Written by Tom Wheat
Carbon monoxide is a colorless, odorless gas that is produced when organic materials (such as carbon-based fuels) are burned. It’s toxic to humans, it’s readily absorbed by our lungs, and it can be very difficult to detect.
Symptoms of carbon monoxide poisoning include: headaches, nausea, breathlessness, collapse, dizziness, and loss of consciousness.
Approximately 50,000 people are hospitalized for carbon monoxide poisoning each year. Around 500 people die from it annually, often in their own homes. Most accidental CO poisoning deaths are caused by electric generators, space heaters, and grills (charcoal and propane). These incidents spike every time there’s an extended power outage, as desperate people try to carry on without taking the proper precautions.
While it might seem obvious that you should never run a portable generator indoors, these numbers show that some people just aren’t getting the memo, and the consequences can be fatal.
A CDC survey found that only 30% of American homes have functioning carbon monoxide detectors. The survey also revealed that many people incorrectly assume that their smoke alarms will detect carbon monoxide, and so they never bother to install a proper CO detector.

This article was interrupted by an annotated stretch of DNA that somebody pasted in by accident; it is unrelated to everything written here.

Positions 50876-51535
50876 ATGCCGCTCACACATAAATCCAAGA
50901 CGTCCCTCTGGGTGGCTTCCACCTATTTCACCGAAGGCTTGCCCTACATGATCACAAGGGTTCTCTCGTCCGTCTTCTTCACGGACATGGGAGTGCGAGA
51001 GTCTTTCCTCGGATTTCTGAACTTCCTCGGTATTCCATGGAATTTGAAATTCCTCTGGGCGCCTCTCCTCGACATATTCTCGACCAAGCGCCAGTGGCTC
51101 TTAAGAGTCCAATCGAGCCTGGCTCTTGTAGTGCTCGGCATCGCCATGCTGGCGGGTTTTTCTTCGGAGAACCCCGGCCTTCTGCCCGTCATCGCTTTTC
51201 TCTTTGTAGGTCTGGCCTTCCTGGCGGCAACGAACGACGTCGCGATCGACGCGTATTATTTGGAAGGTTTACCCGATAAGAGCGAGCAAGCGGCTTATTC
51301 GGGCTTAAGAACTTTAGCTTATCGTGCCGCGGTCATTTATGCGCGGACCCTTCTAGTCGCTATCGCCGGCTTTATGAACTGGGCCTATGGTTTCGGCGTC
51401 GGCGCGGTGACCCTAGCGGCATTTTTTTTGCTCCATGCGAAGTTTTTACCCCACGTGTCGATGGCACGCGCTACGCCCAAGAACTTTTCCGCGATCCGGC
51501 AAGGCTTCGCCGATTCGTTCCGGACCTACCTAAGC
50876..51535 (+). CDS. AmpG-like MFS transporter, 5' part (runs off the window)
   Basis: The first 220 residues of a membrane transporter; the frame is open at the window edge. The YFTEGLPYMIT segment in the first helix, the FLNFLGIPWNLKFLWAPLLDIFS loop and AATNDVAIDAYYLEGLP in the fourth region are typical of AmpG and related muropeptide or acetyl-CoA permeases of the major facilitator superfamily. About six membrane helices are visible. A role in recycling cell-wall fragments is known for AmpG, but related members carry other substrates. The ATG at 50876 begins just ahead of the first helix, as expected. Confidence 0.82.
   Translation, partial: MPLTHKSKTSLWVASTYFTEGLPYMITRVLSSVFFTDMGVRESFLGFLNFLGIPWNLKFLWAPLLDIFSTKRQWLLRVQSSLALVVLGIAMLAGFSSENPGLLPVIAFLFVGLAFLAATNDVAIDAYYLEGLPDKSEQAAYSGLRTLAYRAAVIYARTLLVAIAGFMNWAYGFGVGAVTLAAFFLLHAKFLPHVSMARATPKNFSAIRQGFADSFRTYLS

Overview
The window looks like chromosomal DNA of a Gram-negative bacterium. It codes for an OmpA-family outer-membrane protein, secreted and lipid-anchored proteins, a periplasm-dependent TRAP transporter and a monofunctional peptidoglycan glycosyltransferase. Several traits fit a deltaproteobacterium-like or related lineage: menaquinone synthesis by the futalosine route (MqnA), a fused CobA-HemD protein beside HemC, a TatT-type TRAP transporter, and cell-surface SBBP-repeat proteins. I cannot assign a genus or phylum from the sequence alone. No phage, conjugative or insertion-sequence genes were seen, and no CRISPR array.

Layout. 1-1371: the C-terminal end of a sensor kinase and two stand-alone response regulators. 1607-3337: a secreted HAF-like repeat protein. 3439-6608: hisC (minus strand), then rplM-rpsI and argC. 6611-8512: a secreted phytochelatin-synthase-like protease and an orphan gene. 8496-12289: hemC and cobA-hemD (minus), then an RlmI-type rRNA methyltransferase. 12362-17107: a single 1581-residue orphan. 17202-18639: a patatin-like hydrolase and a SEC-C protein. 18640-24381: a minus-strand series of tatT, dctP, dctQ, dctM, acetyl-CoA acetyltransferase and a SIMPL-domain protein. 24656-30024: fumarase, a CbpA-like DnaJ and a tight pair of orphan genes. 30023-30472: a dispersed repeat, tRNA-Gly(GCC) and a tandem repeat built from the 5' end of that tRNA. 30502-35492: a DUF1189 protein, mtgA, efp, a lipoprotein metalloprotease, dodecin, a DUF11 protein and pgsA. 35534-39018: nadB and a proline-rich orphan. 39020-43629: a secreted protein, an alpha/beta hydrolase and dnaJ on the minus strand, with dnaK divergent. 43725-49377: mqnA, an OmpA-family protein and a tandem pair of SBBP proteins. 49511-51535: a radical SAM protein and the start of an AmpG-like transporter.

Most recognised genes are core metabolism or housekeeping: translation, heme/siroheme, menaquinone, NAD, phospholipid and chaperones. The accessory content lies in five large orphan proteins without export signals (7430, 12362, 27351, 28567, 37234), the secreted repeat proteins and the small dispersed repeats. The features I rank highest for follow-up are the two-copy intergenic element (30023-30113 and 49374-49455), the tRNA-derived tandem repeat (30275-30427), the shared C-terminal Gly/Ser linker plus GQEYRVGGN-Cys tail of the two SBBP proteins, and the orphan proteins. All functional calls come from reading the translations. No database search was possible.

Starting this year, Generac is rolling out updated models of their various portable generators that feature a built-in carbon monoxide detector. This detector will trigger an automatic shut-down of the generator when CO levels become unsafe. The technology is called “CO-SENSE”.
Generac says that CO-SENSE is reliable, tamper-proof, and cost effective. They expect to have a full line of portable units with this feature available by the third quarter of 2019.
CO Poisoning Prevention Tips
- Change the batteries in your CO detector every six months. If you don’t have a battery-powered or battery back-up CO detector, buy one soon.
- Have your heating system, water heater and any other gas, oil, or coal burning appliances serviced by a qualified technician every year.
- Keep vents and flues free of debris. Debris can block ventilation lines.
- Never leave the motor running in a vehicle parked in an enclosed or partially enclosed space, such as a garage.
- Never run a motor vehicle, generator, pressure washer, or any gasoline-powered engine less than 20 feet from an open window, door, or vent where exhaust can vent into an enclosed area.
- Never use a charcoal grill, hibachi, lantern, or portable camping stove inside a home, tent, or camper.
- Never run a generator, pressure washer, or any gasoline-powered engine inside a basement, garage, or other enclosed structure, even if the doors or windows are open.
- If you suspect CO poisoning, call 911 or a health care professional right away.
For more information on Generac CO-SENSE, or to get a quote for a generator of any size, please contact us: